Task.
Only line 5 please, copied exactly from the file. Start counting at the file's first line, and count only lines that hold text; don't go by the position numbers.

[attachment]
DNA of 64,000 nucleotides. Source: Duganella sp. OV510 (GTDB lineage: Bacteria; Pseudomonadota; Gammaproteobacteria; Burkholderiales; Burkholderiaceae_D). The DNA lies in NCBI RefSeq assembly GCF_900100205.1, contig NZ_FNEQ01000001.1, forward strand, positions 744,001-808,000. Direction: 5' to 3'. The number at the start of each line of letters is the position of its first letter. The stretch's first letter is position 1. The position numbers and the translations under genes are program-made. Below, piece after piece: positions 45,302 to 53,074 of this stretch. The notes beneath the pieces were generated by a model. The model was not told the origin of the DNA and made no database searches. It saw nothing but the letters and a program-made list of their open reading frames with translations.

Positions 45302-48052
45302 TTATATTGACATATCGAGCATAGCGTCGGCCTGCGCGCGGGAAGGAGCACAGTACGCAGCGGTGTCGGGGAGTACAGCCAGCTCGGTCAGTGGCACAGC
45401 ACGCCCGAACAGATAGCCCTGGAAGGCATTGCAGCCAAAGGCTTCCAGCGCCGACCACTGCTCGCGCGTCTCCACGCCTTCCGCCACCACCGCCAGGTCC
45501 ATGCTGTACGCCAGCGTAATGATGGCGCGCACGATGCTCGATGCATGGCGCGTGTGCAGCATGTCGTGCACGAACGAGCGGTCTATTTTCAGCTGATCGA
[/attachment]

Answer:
45501 ATGCTGTACGCCAGCGTAATGATGGCGCGCACGATGCTCGATGCATGGCGCGTGTGCAGCATGTCGTGCACGAACGAGCGGTCTATTTTCAGCTGATCGA